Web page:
Sunday, May 29, 2011

Future of Learning in the Himalayas

Patan Durbar, Nepal

“That which discloses to the wise and disguises from the foolish their lack of understanding.”

- Entry for ‘Education’ from Ambrose Bierce’s Devil’s Dictionary.

Tibetan intellectuals are passionate about promoting education. Practically every person in the Himalayan world that has managed to receive a higher level of education is guaranteed to be concerned with the educational possibilities of people back home. I’ve seen this to be true so many times both inside Tibet and in neighboring countries with Tibetan populations. Inside Tibet, especially, they are bound to support schools taught in Tibetan-language medium, or at least those offering classes at suitable levels of Tibetan literacy. Until a few years ago a large number of Tibetan parents, including Party cadres in Lhasa, were willing to risk sending their children over the Himalayas to Dharamsala, to the Tibetan Children's Village in particular, as their only hope for the children receiving an education with real Tibetan content. The alternative? Culturally alienated Sinified children. These days not only is it more and more strongly forbidden to send the children to Dharamsala, it has also become much more difficult and dangerous with the increasingly strict border controls. Now it is all the more vital that Tibetan medium education be promoted in Tibet. And moves by the PRC authorities in recent years have been going in very discouraging directions.

In Nepal, at large, education is a huge concern. I remember 20 years ago they used to say that the number of Nepalese  unable to read stood at 70%. Now I understand it’s more like 50%, which seems to me like a woefully inadequate improvement, especially given the requirement of reading for most reasonably good occupations available in the early 21st century. Still poor after all these years, this gradually developing democracy has been preoccupied for the last decade with a Maoist insurgency. Now they, the Maoists, have been brought into the government, and if for this reason only there would be hope of more positive developments. Still, the fighting against them took so much energy and resources away from much-needed infrastructural improvements that these days Nepal can only produce half as much electricity as it needs (explaining those daily hours of “load shedding”),* and public education is so abominable that nobody wants their children to waste their time with it. Part of the problem with education in Nepal is just that so many parents are too poor to allow their children to spend much if any time on it. Their earning power, although small, is more important. Child labor can still be seen everywhere these days, especially in the metalworking shops. Forbidding child labor won’t help much to get at the root of the complex of problems. Education would seem to come much closer.**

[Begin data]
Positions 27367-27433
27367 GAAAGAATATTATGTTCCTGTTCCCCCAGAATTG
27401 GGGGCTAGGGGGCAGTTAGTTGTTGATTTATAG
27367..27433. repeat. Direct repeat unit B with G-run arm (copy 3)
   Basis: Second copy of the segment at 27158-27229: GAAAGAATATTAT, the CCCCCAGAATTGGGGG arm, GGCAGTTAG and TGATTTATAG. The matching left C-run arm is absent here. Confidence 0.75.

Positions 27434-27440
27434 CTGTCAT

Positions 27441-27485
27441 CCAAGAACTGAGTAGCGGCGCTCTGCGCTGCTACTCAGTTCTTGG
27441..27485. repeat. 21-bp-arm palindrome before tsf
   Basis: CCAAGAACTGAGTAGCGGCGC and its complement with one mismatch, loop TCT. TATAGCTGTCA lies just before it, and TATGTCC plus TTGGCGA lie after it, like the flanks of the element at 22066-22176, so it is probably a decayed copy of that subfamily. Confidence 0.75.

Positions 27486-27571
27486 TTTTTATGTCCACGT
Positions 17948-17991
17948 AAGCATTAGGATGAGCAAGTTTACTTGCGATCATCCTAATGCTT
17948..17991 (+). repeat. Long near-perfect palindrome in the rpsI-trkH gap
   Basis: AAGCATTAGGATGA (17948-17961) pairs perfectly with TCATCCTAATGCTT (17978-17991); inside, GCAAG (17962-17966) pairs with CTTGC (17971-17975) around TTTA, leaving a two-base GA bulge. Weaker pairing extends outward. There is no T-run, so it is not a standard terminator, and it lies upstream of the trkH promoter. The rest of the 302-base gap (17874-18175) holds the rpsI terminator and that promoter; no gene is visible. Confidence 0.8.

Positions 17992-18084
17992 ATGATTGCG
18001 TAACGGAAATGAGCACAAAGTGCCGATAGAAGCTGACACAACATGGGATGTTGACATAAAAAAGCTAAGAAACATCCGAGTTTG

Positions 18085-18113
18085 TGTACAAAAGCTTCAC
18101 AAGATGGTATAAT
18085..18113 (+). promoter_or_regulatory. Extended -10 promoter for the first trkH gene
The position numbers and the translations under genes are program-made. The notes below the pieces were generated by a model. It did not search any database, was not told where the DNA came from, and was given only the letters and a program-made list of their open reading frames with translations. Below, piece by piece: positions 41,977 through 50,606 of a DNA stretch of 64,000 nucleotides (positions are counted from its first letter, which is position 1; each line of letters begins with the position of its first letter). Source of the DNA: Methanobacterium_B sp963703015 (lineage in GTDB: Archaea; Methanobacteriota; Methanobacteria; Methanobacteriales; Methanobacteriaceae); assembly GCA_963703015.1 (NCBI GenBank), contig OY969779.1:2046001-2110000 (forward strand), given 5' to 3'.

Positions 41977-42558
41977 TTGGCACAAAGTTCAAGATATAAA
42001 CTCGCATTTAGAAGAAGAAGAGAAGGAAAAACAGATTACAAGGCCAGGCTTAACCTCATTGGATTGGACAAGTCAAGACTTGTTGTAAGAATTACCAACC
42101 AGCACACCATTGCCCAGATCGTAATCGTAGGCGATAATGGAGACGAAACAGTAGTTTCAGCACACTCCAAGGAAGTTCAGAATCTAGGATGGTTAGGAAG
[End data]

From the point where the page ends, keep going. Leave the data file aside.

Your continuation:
(*By way of contrast, nearby Bhutan has plenty of extra hydroelectric power, and makes much profit diverting the excess to the Indian grid. The dams and generators were, I believe, largely built with Indian financing.  **Don’t be too surprised if I say that education can also be a source of certain kinds problems. For example: It’s well known that successful rural education programs promote migration to urban areas leading to increased unemployment, housing problems...)
I’m still trying to remember ever once meeting a learned Ladakhi who didn’t have a hand in building or managing one or more schools. I haven’t been in Ladakh myself, although I’ve visited neighboring valleys just south of it. I haven’t been to Bhutan, either. Of course I’d love to go. Who wouldn’t?